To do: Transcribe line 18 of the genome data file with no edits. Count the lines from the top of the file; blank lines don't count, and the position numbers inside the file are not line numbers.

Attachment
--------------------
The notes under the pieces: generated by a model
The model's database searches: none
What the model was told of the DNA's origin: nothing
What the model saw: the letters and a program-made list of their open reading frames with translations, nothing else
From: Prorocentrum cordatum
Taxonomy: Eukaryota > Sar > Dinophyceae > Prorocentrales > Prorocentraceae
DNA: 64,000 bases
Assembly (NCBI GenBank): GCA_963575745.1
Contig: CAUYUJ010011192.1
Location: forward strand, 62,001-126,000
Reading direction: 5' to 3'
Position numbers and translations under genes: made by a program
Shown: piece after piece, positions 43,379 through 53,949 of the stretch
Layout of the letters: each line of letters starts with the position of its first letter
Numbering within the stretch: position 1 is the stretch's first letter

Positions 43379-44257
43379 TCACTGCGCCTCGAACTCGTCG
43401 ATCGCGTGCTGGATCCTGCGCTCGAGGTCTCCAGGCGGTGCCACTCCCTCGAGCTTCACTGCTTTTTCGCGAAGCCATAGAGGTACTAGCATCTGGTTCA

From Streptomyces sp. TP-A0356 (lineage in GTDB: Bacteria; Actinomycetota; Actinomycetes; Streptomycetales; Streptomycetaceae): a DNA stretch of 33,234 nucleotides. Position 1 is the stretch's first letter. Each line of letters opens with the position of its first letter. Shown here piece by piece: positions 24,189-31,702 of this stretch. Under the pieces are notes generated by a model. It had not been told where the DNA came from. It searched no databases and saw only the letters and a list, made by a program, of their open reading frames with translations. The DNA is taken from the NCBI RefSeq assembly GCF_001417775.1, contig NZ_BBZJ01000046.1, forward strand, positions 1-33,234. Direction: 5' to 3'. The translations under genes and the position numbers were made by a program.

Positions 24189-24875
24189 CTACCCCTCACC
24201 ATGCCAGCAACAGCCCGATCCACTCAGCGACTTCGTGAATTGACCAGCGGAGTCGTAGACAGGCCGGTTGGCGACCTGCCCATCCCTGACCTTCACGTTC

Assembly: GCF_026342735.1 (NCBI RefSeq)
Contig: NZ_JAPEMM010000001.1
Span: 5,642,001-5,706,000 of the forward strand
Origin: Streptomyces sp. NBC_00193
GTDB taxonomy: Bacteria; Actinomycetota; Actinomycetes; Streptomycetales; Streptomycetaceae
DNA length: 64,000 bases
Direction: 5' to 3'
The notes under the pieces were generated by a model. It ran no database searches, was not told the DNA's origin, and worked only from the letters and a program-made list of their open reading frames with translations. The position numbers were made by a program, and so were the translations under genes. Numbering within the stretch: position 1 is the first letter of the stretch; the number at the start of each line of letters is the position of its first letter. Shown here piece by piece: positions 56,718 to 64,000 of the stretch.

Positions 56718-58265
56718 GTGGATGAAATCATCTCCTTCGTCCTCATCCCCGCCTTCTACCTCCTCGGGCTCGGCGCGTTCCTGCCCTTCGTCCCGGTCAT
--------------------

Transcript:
43401 ATCGCGTGCTGGATCCTGCGCTCGAGGTCTCCAGGCGGTGCCACTCCCTCGAGCTTCACTGCTTTTTCGCGAAGCCATAGAGGTACTAGCATCTGGTTCA